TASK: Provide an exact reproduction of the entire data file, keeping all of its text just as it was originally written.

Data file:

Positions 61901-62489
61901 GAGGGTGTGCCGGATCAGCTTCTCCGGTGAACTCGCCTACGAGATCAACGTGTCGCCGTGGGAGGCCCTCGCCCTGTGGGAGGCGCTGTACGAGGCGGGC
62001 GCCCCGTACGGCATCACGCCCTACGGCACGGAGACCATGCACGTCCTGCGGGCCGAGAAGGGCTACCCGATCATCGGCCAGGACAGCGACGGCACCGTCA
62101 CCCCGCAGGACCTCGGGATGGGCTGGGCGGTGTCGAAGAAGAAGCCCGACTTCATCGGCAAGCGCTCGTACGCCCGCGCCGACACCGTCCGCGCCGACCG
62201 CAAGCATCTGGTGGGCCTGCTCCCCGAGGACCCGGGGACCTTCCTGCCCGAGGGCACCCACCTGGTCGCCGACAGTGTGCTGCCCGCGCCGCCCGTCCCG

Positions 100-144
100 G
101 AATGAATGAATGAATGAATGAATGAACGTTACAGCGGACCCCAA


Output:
Positions 61901-62489
61901 GAGGGTGTGCCGGATCAGCTTCTCCGGTGAACTCGCCTACGAGATCAACGTGTCGCCGTGGGAGGCCCTCGCCCTGTGGGAGGCGCTGTACGAGGCGGGC
62001 GCCCCGTACGGCATCACGCCCTACGGCACGGAGACCATGCACGTCCTGCGGGCCGAGAAGGGCTACCCGATCATCGGCCAGGACAGCGACGGCACCGTCA
62101 CCCCGCAGGACCTCGGGATGGGCTGGGCGGTGTCGAAGAAGAAGCCCGACTTCATCGGCAAGCGCTCGTACGCCCGCGCCGACACCGTCCGCGCCGACCG
62201 CAAGCATCTGGTGGGCCTGCTCCCCGAGGACCCGGGGACCTTCCTGCCCGAGGGCACCCACCTGGTCGCCGACAGTGTGCTGCCCGCGCCGCCCGTCCCG

Positions 100-144
100 G
101 AATGAATGAATGAATGAATGAATGAACGTTACAGCGGACCCCAA